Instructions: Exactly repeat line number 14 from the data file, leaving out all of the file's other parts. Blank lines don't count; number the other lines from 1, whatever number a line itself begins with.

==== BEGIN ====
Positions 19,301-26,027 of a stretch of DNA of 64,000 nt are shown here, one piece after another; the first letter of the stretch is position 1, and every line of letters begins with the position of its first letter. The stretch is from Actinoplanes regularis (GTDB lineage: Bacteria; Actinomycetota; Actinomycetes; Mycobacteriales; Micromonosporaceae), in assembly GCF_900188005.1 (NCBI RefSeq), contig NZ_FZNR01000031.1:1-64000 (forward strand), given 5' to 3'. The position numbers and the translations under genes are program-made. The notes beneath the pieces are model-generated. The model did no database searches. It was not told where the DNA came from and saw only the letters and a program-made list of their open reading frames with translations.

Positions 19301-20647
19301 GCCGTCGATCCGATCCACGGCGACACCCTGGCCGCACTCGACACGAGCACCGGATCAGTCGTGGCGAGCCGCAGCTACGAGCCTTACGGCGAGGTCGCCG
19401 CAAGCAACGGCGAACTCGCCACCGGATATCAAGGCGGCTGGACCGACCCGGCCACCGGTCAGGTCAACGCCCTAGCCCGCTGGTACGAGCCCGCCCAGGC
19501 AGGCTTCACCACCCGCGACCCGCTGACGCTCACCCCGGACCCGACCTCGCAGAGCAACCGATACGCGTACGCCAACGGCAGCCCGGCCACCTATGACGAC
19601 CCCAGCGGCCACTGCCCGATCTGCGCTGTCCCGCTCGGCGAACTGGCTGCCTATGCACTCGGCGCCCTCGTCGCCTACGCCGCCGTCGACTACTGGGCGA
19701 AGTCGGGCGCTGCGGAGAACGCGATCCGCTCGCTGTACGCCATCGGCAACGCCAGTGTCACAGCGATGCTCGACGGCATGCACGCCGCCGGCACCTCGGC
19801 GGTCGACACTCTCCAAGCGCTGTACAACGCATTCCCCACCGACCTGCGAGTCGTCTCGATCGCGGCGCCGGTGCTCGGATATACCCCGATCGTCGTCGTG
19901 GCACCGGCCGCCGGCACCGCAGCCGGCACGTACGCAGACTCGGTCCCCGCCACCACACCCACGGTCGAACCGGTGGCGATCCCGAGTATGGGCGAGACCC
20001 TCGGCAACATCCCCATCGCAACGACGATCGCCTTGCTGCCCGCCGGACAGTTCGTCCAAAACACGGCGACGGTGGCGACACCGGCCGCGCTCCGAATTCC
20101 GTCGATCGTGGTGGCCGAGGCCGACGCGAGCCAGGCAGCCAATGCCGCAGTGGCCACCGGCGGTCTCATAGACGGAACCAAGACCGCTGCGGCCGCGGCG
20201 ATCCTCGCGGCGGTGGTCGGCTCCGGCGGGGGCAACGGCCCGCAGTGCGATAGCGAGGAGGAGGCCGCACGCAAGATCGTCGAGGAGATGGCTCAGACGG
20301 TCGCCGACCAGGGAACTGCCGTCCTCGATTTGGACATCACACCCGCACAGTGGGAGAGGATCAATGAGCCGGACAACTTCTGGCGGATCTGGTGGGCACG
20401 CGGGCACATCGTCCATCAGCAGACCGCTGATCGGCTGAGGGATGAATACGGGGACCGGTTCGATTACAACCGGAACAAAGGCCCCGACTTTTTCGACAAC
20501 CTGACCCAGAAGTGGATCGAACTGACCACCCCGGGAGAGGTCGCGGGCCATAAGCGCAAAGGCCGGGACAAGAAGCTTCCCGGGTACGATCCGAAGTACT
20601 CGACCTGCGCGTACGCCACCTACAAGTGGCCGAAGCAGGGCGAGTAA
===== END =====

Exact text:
20401 CGGGCACATCGTCCATCAGCAGACCGCTGATCGGCTGAGGGATGAATACGGGGACCGGTTCGATTACAACCGGAACAAAGGCCCCGACTTTTTCGACAAC